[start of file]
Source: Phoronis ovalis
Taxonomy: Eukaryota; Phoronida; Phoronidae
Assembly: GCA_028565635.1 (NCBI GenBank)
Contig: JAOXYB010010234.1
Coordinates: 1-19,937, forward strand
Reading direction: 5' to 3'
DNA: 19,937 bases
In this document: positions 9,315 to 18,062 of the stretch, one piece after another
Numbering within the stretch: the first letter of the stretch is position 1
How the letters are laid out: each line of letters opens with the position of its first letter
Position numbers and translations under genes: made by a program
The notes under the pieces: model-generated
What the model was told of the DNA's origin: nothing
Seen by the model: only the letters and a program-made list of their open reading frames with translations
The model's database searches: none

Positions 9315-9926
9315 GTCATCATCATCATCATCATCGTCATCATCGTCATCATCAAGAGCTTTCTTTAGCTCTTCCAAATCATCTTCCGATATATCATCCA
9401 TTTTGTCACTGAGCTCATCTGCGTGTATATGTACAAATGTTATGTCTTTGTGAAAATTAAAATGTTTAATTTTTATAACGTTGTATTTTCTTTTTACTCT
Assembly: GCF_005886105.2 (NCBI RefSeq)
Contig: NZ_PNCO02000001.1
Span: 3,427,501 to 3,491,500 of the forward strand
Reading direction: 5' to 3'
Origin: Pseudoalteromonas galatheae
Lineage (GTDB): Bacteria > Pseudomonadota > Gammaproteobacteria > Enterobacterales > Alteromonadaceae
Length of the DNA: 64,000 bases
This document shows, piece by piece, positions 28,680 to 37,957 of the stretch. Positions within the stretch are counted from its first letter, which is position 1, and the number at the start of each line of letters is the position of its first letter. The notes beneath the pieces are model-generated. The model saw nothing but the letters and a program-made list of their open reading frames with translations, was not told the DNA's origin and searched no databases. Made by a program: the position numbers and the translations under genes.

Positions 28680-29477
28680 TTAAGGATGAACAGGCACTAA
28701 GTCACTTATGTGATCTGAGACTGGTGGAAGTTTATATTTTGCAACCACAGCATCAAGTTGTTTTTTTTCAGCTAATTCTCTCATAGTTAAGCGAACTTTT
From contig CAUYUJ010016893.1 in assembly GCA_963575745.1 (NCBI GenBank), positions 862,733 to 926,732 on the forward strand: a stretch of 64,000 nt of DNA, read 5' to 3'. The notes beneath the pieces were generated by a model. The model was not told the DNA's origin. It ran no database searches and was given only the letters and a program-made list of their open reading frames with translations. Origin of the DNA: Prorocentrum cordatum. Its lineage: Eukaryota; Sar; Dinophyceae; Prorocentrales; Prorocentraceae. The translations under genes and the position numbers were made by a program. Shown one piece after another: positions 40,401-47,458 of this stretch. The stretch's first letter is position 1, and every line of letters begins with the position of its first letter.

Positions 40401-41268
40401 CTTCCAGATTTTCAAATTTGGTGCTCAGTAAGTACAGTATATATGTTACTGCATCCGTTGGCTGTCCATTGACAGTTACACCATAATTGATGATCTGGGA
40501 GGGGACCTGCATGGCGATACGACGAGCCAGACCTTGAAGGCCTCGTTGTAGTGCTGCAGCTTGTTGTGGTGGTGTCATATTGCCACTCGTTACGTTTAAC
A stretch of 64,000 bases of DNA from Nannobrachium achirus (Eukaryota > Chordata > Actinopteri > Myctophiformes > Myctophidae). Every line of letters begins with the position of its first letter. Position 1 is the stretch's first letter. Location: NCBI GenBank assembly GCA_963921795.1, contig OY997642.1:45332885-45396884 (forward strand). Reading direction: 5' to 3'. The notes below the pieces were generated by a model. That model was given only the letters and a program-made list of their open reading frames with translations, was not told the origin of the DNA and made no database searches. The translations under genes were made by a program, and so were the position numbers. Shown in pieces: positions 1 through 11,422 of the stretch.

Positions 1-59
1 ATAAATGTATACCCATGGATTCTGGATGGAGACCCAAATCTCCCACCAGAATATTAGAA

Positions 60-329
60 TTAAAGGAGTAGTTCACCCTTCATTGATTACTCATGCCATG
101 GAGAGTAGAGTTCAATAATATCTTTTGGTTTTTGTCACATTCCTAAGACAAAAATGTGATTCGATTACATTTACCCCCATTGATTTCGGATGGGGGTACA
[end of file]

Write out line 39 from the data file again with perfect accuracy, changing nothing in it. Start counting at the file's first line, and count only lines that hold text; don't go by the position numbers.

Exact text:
101 GAGAGTAGAGTTCAATAATATCTTTTGGTTTTTGTCACATTCCTAAGACAAAAATGTGATTCGATTACATTTACCCCCATTGATTTCGGATGGGGGTACA